Speech given in the Senate on 5 September 2022.
I rise today to speak in support of the Restoring Territory Rights Bill 2022. I want to start by acknowledging the member for Canberra, Alicia Payne, and the member for Solomon, Luke Gosling, who co-sponsored this bill and successfully moved it through the House. This isn't the parliament's first attempt to pass a bill of this nature. I'd also like to acknowledge the previous efforts by the member for Fenner and Assistant Minister for Competition, Charities and Treasury, Dr Andrew Leigh, as well as Senator Gallagher; the member for Bean, David Smith; and the many other territory representatives who have pushed this issue over the years. I'd like to thank the many Canberrans—including Nicole Robertson, Kate and the two Sams, Samuel Whitsed and Sam Delaney—who've shared their stories with me, who've spoken out with so much dignity and courage about why it's so important to them that our rights are restored. I'd like to thank the many people who've given their time, raising awareness, making the argument: Andrew Denton and Go Gentle Australia; Dying with Dignity ACT and New South Wales; Judy Dent; Marshall Perron; and the many others across the country.
I've spent some time with Samuel Whitsed, a 39-year-old contemplating end-of-life choices. No 39-year-old should have to contemplate the end of their life, but Sam is. No father should be fundraising for his son's funeral, but Sam's dad is. As Sam has said to me, he knows speaking up may not allow him to get the kind of end-of-life choices people living in every one of Australia's states do, but his hope is that, by telling his own story, one day those in the ACT will. That's what courage looks like.
In 1997 Kevin Andrews's private member's bill, the Euthanasia Laws Bill, came into effect, immediately making the people of the ACT and the Northern Territory second-class citizens to their family, friends and neighbours living in the states. Much has changed in Australia since 1997. In those intervening decades, the states have all had discussions about voluntary assisted dying and how to craft laws that both honour the wishes of dying people to have that choice and provide options for a death with dignity, while ensuring they have rigorous safeguards in place for the most vulnerable in our communities. We have seen these discussions happen in every state across the country. We watched in 2017 as Victoria led a compassionate discussion on voluntary assisted dying, inviting clinicians, terminally ill people, disability groups, palliative care professionals and faith groups to contribute to the debate. We watched the debate in New South Wales just this year, in which parties across the spectrum came together to discuss, debate and interrogate whether a voluntary assisted dying scheme was appropriate for their state. Queensland has also had this opportunity. So have Tasmania, Western Australia and South Australia.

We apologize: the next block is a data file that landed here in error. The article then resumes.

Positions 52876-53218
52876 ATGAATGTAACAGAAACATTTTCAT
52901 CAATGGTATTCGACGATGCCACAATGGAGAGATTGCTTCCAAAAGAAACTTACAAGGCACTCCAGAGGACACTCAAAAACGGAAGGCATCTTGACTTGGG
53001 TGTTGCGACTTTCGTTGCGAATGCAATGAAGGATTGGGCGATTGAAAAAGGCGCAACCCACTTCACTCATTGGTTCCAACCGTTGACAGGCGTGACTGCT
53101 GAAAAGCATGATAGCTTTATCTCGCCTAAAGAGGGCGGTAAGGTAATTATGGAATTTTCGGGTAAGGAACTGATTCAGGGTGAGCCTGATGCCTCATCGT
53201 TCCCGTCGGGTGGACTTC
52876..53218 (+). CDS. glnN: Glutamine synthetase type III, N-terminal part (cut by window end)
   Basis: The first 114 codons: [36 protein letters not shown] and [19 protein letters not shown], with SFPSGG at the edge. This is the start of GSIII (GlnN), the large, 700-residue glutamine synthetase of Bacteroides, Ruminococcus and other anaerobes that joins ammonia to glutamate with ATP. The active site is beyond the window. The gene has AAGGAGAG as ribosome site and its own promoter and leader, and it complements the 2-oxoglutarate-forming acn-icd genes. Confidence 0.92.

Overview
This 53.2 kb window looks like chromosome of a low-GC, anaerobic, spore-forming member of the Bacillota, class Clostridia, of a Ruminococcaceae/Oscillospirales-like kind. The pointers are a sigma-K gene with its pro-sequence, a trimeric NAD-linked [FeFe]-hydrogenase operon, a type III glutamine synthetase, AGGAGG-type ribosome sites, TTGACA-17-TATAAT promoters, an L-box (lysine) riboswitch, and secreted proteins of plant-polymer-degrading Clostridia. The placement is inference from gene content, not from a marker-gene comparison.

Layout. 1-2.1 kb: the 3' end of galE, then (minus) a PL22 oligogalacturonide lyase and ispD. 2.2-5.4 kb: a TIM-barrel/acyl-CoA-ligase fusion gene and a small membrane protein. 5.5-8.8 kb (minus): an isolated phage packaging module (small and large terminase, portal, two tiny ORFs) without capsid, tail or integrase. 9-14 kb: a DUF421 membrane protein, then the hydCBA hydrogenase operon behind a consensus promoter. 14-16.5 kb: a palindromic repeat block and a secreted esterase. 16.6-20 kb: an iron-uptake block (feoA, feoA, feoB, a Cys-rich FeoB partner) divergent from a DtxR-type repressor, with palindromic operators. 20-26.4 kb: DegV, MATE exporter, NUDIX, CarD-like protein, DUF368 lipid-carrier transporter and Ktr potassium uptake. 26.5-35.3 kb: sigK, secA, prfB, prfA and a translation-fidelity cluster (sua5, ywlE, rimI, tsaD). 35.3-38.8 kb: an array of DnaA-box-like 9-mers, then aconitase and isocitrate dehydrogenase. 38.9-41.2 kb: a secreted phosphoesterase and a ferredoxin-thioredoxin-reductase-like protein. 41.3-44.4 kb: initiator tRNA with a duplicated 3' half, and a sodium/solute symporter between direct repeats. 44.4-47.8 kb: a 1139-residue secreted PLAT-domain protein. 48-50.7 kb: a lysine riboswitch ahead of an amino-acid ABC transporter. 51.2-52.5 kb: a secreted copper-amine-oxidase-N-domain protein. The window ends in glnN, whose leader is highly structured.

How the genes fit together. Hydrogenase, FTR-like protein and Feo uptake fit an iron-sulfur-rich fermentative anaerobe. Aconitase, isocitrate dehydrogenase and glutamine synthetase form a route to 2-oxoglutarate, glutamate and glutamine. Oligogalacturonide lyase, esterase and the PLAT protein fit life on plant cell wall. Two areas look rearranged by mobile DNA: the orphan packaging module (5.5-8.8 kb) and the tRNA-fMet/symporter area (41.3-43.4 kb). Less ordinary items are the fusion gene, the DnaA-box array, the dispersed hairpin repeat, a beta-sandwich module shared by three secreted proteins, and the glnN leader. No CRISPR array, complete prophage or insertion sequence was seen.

In the quarter of a century since the Andrews bill, every single state has legislated voluntary assisted dying, yet the Andrews bill still stands in the way of the territories being able, through the work of our elected representatives in our parliaments, to debate and consider voluntary assisted dying for ourselves. The people of the ACT and Northern Territory overwhelmingly want to have this same debate for ourselves. The overwhelming majority of Australians living in states believe their fellow Australians living in the territories should be able to have these debates and make our own decisions on whether to legislate and on what that legislation should look like. Yet, as we all know, we can't, which begs the question: why? Why is it that by virtue of where we live in this country, we cannot participate in these same debates on decisions? Why are we denied the democratic rights enjoyed by the states? Why are we considered less capable of having this discussion?
It makes no sense to me; nor did it make sense to the framers of the Australian Capital Territory (Self-Government) Act 34 years ago. They understood that the people of the ACT are no different from other Australians and should be given the political franchise to consider laws for themselves as each state does. In his second reading speech, then Minister for the Arts and Territories, the Hon. Clyde Holding, said of the people of the ACT:
… unlike every otherperson in this country, where a fair go is the creed by which we live, they cannot elect a member of their own community to their own government. They have no say in the decisions which affect their everday lives. What an extraordinary admission in a country so committed to democratic ideals, and why? Are these people somehow different from other Australians? Are they second class citizens in some way? … Can they not be trusted with their own destiny? The answer to all these questions is very simple. The only difference between these people and the rest of Australia is that they live in the Australian Capital Territory.